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Trial underway for former East Feliciana coroner accused of falsifying documents

4 years 5 months 3 days ago Tuesday, February 11 2020 Feb 11, 2020 February 11, 2020 10:13 PM February 11, 2020 in News
Source: WBRZ

UPDATE: Laura DeJohn has been found guilty of filing or maintaining false public records and conspiracy to do the same. Under a state statute presented by prosecutors, the jury found that by instructing her deputy, Melanie Vines, to write her (DeJohn’s) signature and thereby falsely attest to personal examination of patients, DeJohn had filed or deposited “for record in any public office or with any public official ... with knowledge of its falsity … any document containing a false statement or false representation of a material fact.”

BATON ROUGE - Opening statements lasted roughly 30 minutes Tuesday afternoon in the trial of Laura DeJohn, the former East Feliciana coroner facing conspiracy and filing and maintaining false public records charges.

The Attorney General's Office prosecuting the case says DeJohn instructed her deputy Coroner, Melanie Vines, to sign Dejohn's name on some two dozen Coroner Emergency Certificates, or CECs. The CECs were for East Baton Rouge Patients sent to the state mental facility in Jackson, Louisiana. 

Those CECs were then sent to East Baton Rouge coroner, Dr. Beau Clark, for payment. 

DeJohn's attorney, John McLindon, says there was a reason for all of that.  McLindon argued that after Clark refused to pay, DeJohn and Vines decided that maybe if Dejohn's name were on the documents, they might get paid. 

McLindon acknowledged that having Vines sign DeJohn's name on the CEC's was a misrepresentation, but claimed there was no criminal intent and DeJohn never received any payment, making the phony signature essentially meaningless.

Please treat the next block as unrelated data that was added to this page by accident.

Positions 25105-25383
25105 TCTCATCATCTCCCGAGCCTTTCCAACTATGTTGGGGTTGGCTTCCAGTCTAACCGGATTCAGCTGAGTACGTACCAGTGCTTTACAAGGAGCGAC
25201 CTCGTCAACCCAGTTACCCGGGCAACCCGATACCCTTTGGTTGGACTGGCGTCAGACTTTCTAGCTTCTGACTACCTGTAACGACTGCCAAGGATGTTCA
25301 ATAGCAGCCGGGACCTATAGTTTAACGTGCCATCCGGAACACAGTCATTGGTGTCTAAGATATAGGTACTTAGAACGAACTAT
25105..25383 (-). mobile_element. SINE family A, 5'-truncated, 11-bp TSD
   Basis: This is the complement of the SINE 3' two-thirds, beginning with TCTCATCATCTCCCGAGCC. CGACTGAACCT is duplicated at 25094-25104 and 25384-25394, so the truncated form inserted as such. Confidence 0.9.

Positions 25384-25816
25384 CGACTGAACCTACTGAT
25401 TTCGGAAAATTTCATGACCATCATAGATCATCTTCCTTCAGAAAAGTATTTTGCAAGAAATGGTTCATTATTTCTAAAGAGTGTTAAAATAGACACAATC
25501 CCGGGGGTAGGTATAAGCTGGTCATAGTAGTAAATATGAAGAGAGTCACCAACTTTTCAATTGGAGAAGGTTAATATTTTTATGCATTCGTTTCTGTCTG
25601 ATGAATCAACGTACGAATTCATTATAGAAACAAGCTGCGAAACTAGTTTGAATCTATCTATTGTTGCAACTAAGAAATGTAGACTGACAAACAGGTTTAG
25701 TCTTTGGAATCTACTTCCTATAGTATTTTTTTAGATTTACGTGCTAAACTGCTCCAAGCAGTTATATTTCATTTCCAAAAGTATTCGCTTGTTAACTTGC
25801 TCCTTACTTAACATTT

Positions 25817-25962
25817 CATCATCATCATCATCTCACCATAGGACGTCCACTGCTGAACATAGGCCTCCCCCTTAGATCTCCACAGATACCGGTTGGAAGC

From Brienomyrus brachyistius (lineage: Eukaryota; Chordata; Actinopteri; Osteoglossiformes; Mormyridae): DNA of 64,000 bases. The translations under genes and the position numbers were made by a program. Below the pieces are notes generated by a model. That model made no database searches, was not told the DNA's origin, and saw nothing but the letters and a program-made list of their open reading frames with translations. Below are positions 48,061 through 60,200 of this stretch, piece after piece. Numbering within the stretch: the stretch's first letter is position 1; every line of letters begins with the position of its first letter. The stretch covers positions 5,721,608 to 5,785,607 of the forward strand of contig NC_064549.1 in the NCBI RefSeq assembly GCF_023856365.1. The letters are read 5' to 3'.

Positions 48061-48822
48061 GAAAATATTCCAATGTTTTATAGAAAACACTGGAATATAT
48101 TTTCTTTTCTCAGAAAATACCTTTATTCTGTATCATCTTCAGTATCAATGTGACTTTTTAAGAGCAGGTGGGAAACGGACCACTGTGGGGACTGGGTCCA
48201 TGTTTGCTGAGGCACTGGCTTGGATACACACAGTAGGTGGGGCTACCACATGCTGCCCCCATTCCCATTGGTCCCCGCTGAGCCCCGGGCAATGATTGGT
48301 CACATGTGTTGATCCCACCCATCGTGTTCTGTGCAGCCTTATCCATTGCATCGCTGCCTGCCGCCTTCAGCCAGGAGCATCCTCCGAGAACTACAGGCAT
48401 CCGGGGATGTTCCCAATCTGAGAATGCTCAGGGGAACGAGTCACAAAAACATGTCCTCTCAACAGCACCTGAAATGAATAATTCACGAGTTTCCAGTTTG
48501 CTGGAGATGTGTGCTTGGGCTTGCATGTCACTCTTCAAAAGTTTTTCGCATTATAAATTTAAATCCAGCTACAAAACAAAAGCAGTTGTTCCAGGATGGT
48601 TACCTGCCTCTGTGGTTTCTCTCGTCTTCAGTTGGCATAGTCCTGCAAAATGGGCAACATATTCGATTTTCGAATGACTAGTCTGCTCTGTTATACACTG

"When it comes to forgery it just doesn't matter what the context was," LSU law professor Ken Levy said. "Forgery is forgery, it's illegal."

The Louisiana statute for filing or maintaining false public records, any forged document filed with a public agency or public official violates the law.

"In this case, it sounds like they said not only was the signature forged, but DeJohn knew that and that is pretty much is a direct violation of the statute," Levy said.

McLindon argued that because Laura DeJohn gave Melanie Vines permission to sign her name on the documents in question, it isn't a forgery. In a scenario posed to the six-person jury, McLindon compared what happened in this case to filling out a driver's license form at the Office of Motor Vehicles and writing down the incorrect weight.

"It seems like the defense wants to talk about whether this was merely a white lie, a small lie, or a big lie, a material lie," Levy said. "But forgery is not a lie, forgery is just a different type of animal."

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